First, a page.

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Summer programming 2021 (31 Jul at 22:20)
Hellooo!

We participated in the 2021 ICFP Programming Contest. I have done a lot of these (including organizing the 2006 contest some 15 years ago) although it has been a while (recently someone always seems to be getting married etc. that same weekend). This was a well-designed problem which I can summarize briefly: Given a graph and some simple polygon, find an isomorphic graph that fits within the polygon, (mostly) preserving edge lengths and trying to get edge vertices near vertices of the polygon. Everything takes place on an integer grid, which makes the optimization problems much harder, especially for instances where the edge lengths have to be preserved almost exactly. I worked with David and Jason and Ben, working virtually/extremely-online (as is the fashion these days) and spent most of my time on a C++ optimizer based on a blackbox optimizer that I have been using for projects recently. Blackbox optimization is not a good way to solve this problem (it's a bit like "just throw machine learning at it" except less capable) but it is a fun way to make progress without beating your head against various frustrations. Jason also made a web UI for solving the problem manually, and most of our solutions were some combination of human solving and computer optimization. Here's a screenshot of the debugging UI improving a solution (or nolution):

Con<i>grad</i>ulations
Congradulations


We certainly didn't win, but we found a valid solution to every problem and had a good time! I actually liked the problem enough that I kept tinkering with my optimizer after the contest ended, since I kept getting ideas while running that I just wanted to see whether they'd work.

I also basically finished this pixely UI for the classic Destroy FX plugin Buffer Override. I drew it in Aseprite, which I'm trying to develop my muscle memories in, and used the NES palette as an unnecessary challenge:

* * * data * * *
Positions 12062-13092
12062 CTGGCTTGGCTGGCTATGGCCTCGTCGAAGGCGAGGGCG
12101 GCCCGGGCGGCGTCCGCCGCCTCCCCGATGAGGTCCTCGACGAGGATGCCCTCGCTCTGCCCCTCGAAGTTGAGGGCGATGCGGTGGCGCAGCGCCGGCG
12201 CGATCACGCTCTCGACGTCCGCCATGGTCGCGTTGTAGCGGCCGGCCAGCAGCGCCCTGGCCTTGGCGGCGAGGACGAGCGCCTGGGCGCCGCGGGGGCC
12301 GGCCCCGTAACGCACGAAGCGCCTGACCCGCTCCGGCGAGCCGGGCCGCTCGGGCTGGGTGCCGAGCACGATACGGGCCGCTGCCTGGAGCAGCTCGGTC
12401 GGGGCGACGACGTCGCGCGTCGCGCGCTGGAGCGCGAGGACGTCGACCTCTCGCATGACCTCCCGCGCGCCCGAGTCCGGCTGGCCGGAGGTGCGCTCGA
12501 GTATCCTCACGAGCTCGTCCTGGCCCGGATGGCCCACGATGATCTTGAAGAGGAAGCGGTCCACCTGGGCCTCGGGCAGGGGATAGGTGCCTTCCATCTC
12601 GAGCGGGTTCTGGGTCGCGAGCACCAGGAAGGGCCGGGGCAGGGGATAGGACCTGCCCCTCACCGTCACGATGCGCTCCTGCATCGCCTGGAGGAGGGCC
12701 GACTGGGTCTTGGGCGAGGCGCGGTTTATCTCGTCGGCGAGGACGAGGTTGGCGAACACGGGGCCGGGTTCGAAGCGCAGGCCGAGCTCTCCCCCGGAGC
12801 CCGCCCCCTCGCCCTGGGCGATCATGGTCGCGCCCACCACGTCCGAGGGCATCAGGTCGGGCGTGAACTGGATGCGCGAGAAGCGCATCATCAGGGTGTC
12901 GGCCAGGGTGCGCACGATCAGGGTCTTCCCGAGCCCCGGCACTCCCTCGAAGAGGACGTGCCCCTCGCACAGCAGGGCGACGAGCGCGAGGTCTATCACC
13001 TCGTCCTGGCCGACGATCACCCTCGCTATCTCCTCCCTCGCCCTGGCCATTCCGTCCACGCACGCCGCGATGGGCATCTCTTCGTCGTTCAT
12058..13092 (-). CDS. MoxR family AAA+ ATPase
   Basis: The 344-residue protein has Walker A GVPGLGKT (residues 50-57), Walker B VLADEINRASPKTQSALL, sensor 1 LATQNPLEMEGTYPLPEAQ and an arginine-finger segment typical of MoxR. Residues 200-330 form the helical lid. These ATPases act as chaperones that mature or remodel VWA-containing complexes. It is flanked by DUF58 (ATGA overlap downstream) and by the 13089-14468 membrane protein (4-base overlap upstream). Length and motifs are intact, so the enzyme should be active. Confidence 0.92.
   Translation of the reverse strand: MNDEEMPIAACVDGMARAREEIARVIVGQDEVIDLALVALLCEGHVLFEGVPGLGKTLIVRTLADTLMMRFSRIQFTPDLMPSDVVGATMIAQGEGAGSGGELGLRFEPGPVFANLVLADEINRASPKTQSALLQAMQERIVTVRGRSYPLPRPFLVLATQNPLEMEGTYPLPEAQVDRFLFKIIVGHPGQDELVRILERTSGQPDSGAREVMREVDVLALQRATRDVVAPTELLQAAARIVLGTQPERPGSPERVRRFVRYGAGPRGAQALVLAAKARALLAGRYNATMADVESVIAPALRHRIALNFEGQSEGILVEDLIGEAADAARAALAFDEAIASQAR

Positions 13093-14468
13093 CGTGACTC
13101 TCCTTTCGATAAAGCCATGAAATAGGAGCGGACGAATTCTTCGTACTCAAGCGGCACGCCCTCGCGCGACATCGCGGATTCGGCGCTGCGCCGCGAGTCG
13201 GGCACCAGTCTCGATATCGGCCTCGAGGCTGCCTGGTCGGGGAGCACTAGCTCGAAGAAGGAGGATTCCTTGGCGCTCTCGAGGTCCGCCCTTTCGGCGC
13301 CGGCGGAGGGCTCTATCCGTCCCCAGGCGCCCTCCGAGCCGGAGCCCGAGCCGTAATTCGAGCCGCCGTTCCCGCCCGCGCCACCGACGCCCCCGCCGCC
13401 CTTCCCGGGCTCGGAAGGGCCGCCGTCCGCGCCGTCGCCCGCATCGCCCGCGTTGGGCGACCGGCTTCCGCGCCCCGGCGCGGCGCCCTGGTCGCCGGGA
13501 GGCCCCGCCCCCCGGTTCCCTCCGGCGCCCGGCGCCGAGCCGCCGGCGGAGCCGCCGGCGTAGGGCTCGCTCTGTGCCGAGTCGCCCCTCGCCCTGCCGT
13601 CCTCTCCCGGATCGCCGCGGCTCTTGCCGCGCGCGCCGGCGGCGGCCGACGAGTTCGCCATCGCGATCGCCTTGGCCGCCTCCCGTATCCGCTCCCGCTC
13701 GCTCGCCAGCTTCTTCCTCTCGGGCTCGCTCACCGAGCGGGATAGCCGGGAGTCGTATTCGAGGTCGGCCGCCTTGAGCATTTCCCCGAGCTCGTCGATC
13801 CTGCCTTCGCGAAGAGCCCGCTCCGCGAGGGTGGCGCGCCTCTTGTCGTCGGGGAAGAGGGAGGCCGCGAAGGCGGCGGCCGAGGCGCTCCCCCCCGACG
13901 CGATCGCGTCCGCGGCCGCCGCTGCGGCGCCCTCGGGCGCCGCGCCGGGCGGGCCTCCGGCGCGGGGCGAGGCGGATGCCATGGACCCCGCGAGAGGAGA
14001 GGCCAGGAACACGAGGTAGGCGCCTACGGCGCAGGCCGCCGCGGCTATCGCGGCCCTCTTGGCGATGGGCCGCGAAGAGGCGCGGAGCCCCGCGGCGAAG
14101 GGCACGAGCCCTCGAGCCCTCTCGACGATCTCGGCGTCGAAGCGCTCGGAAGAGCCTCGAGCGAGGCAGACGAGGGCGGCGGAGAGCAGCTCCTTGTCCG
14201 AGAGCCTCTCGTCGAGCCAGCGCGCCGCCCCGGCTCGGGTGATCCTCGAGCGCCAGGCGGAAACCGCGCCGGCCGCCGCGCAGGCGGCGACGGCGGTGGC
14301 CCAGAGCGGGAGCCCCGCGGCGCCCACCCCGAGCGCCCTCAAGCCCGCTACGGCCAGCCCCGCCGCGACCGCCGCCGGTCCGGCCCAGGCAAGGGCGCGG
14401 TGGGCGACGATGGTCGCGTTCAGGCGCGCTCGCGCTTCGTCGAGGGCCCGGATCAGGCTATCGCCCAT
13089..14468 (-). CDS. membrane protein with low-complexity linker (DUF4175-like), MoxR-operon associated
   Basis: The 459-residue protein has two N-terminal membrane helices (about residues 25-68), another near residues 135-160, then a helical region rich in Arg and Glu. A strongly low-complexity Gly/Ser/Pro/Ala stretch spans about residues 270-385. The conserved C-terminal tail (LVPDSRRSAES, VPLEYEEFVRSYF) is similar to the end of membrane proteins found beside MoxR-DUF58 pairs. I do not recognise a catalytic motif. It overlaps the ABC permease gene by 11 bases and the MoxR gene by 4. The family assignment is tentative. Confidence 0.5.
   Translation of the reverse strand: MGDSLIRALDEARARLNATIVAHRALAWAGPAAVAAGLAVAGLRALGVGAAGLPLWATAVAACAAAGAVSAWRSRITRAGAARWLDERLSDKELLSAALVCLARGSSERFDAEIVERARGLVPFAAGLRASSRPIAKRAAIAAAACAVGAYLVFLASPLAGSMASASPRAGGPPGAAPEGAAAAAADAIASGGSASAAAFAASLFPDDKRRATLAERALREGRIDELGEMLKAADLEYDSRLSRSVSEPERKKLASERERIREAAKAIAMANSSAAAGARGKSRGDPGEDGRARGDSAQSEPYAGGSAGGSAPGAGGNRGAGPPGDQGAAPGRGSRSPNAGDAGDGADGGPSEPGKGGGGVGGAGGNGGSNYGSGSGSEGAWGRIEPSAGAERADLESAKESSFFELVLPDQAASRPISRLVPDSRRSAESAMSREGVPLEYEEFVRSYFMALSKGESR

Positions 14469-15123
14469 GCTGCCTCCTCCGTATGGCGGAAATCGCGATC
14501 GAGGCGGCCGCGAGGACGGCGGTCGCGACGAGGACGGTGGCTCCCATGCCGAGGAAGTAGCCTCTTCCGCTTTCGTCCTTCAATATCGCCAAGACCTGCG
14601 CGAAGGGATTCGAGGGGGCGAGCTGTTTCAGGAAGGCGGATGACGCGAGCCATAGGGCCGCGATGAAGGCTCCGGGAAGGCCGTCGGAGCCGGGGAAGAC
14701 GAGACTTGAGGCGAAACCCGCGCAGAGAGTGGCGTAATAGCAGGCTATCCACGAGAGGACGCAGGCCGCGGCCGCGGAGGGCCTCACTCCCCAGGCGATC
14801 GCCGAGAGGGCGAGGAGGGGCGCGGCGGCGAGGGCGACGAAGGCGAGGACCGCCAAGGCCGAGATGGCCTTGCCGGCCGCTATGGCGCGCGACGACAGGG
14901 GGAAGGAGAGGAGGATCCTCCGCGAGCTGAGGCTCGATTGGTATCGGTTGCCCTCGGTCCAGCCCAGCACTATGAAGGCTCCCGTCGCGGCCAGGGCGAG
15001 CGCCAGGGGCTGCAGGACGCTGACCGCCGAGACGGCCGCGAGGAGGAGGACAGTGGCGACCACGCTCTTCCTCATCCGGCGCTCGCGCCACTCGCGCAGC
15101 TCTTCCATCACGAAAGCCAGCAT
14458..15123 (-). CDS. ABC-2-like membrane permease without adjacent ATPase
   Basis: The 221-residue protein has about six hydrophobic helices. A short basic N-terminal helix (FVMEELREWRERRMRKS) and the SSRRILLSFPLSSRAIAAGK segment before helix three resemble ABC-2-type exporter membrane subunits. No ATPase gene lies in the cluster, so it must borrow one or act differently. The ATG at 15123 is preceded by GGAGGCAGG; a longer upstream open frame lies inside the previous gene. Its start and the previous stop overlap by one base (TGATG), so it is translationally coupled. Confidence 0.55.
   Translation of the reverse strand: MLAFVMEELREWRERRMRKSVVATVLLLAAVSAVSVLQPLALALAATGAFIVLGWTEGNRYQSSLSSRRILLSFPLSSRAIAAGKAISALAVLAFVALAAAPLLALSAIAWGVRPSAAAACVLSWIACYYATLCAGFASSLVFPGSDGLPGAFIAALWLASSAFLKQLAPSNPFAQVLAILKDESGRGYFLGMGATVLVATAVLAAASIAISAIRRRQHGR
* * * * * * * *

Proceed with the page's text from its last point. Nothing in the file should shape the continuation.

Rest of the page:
SIGBOVERIDE
SIGBOVERIDE


This one is best viewed with crisp pixels, so maybe click that bad boy. The only missing part here is the programmatic visualization of the state, to go in the brown box on the top left. After this one's done I think we'll be ready to launch the new versions of all the plugins, all 64 bit, and after that I have some other in-progress plugins and ideas I'm itching to try. For the plugin UI work I also made a pipeline for generating TTF (based on code from the Uppestcase and Lowestcase project) pixely fonts, and created three specimen for the plugins, including a new version of "snoot.org pixel10" with some problems fixed, like missing ∞ and ± symbols. I like making bitmap fonts so perhaps I shall find a place for these my Divide By Zero Fonts site, although I'm not sure they really belong in that series. Completists can just snag 'em out of the DFX repository, though.

Speaking of crisp pixels, I also got a new monitor, since these 120hz 4k 32" displays that were supposed to be coming out like 18 months ago are finally actually available. I'm still getting used to it, with one major bummer being that 4k (even at 32") is probably a bit too high-dpi for my aging eyes to read comfortably at normal UI sizes. But I kept getting mad at the various other imperfections with UI scaling turned on (especially when working on developing pixel-perfect UI above!). So I have been going back and forth on settings until I get used to something. High-res photographs, video, and games look just fantastic on it though. I was playing ScourgeBringer, which I think is a very polished roguelike that I did like, but I was at the point where I unlocked all the help and I either needed to invest a lot more time to get good enough to actually beat it, or move on, and for this one I (wisely?) moved on. I consider this a kind of maturity like when I bought the well-liked pixel art software instead of "just" writing my own, but maybe it can alternatively be seen as a kind of softness. Anyway, to make good use of the big new monitor I switched to some 3D games that can at least pretend to be 4k, first Sensorium. This was a first-person puzzle game that I ended up rather enjoying. It's similar to The Witness and Antichamber (although I think both of those are better; prefer them) with some ideas I've seen before, and a handful of very good new ones. The postgame puzzles were the most up my alley, including that I found my way out of the map and off to some stray geometry on the horizon in search of one of the octagons. Good stuff. Now I am playing Sniper: Ghost Warrior: Contracts II which is exactly what you'd expect.
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